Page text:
I was shocked the other day to discover a little boy in front of a children’s toy store zipping up his pants. He looked straight into my eyes with a devilish grin like he’d gotten away with something. As it turns out, he had. A big dripping mass of urine, to be specific. It was right there in front of me, soaking into the porous bricks of the strip center wall with the overflow sliding down the side. It took a while to process. Did that little boy really just pee on the wall? Right here in public? Surely he was an orphan, with no mother around. Most certainly he was left alone, abandoned and neglected, having no comprehension that boys of the world are not supposed to whip out their pee machines in public whilst other innocent citizens are shopping for pink baby doll furniture. But he didn’t have clothes like an orphan, all dirty and ripped with a funny little hat and patched knees. Everyone knows that orphans walk with a limp, carry a cane, and usually speak with a broken English accent, but all I heard out of this little runt was a giggle.
Okay, so maybe he does has a mother. He’s just a little brat who used immature judgment and decided a wall was a perfectly natural place to pee. It’s hard for a little tot to distinguish that peeing freely on camping trips and in secluded backyards might be okay but storefronts, well, not so much. When this mother finds out what her little one was up to, I’ll bet she is downright horrified. . .
“Hurry up,” I heard a voice coming from behind. It was a woman, standing by a car tapping her fingers on the door, waiting. Who needed to hurry? What was she waiting for? The little kid ran over to her car and hopped in. No. For the love of bacon, no. This woman was just standing there? Waiting for her son to urinate on a brick wall in public? I’m curious just how that conversation went, exactly.
“Uh, mom, I totally gotta pee.”
“Well, let’s see,” horrible mom says. “We are standing in front of a store with public restrooms. With urinals and running water. But instead of that, why don’t you just hop on out there and pee on the wall. It’s cool. Just like the last time I told you to pee outside the dry cleaners. It’s similar to that, but with more people around. Try not to poop, since that might send us to jail or someone might call CPS and there are all those flies to contend with. But pee’s totally harmless. It’s just reconstituted soda pop. We’re in a drought. It’ll dry.”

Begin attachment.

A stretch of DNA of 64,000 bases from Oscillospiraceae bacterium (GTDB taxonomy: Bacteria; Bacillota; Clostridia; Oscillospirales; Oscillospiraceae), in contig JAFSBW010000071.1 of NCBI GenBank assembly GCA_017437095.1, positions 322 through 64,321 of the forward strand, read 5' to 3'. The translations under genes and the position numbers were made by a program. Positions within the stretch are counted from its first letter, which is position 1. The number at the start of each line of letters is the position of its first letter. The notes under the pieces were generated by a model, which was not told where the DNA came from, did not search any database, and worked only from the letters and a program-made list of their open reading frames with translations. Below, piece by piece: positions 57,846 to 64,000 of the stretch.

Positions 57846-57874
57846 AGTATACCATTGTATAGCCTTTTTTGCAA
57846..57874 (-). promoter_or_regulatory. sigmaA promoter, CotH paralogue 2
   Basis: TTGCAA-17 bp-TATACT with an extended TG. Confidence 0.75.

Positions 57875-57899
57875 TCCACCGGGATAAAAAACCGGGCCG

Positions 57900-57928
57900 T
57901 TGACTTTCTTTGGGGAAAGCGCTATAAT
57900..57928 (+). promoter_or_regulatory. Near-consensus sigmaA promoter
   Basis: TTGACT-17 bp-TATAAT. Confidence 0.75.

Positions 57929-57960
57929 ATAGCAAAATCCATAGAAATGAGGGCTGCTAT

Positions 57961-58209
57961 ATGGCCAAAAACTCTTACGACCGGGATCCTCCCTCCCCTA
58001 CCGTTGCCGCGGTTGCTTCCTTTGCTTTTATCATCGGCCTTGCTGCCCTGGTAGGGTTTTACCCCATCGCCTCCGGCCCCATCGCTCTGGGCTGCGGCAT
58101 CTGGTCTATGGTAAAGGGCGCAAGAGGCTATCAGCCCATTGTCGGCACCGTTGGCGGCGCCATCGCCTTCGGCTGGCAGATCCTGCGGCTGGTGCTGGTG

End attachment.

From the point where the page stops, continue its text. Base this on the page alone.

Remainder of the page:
“What’s reconstituted mean?” the brat says.
“Just go out there and pee already. We’re late to the movies.”
I just stood there for a few moments, unable to proceed. I just kept staring at this mother, and back to the store, and over to the huge pee stain. It was like the air surrounding me was somehow contaminated with this boy’s urine. All I could think of was Clorox wipes and dirty hands. The mother looked down, perhaps due to shame. Perhaps in anger. Perhaps she thought I was judgmental or inappropriate for giving her dirty looks. The truth hurts.
I let out a very quiet, barely audible noise – perhaps incomprehensible to some. Or, if you listened veeeery carefully, it actually sounded something like “Are you serious? Are you freaking serious? Did you just let your kid pee on the wall right there?” Okay, so most people heard it. But only if you were really paying rapt attention and happened to be in a five-mile radius and were not on your ipad. It was subtle, really. I think I really made an impression.
I went home without doll furniture. But I did walk away with a new appreciation for toilets. And hand sanitizer. And a realization that maybe I’m not such a bad mother after all. I might make instant pudding and not realize I can’t set the inside of a crock pot directly onto a stove burner and not notice my child playing with knives, but at least my son won’t pee in public.
Unless he joins a college fraternity. Then, we’ll just forget this entire conversation.